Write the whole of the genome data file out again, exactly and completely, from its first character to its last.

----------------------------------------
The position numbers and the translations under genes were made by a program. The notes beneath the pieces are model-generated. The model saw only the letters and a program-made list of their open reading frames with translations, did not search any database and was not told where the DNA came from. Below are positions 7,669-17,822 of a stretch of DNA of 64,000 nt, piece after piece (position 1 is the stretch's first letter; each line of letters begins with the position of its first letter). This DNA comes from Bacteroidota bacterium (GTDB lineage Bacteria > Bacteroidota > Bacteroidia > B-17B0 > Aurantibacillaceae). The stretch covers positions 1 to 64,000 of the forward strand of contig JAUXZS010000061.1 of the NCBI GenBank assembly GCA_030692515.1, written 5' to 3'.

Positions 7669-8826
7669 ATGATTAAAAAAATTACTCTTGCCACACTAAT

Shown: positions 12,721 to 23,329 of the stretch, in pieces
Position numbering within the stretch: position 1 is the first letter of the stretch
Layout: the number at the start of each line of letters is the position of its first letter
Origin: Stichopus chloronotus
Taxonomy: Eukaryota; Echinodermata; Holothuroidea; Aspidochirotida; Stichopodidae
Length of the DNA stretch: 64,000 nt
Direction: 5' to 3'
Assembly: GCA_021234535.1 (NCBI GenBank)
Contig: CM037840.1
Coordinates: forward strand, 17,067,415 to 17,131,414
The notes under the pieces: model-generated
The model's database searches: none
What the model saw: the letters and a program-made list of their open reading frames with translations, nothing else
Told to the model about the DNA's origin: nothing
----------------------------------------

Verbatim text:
The position numbers and the translations under genes were made by a program. The notes beneath the pieces are model-generated. The model saw only the letters and a program-made list of their open reading frames with translations, did not search any database and was not told where the DNA came from. Below are positions 7,669-17,822 of a stretch of DNA of 64,000 nt, piece after piece (position 1 is the stretch's first letter; each line of letters begins with the position of its first letter). This DNA comes from Bacteroidota bacterium (GTDB lineage Bacteria > Bacteroidota > Bacteroidia > B-17B0 > Aurantibacillaceae). The stretch covers positions 1 to 64,000 of the forward strand of contig JAUXZS010000061.1 of the NCBI GenBank assembly GCA_030692515.1, written 5' to 3'.

Positions 7669-8826
7669 ATGATTAAAAAAATTACTCTTGCCACACTAAT

Shown: positions 12,721 to 23,329 of the stretch, in pieces
Position numbering within the stretch: position 1 is the first letter of the stretch
Layout: the number at the start of each line of letters is the position of its first letter
Origin: Stichopus chloronotus
Taxonomy: Eukaryota; Echinodermata; Holothuroidea; Aspidochirotida; Stichopodidae
Length of the DNA stretch: 64,000 nt
Direction: 5' to 3'
Assembly: GCA_021234535.1 (NCBI GenBank)
Contig: CM037840.1
Coordinates: forward strand, 17,067,415 to 17,131,414
The notes under the pieces: model-generated
The model's database searches: none
What the model saw: the letters and a program-made list of their open reading frames with translations, nothing else
Told to the model about the DNA's origin: nothing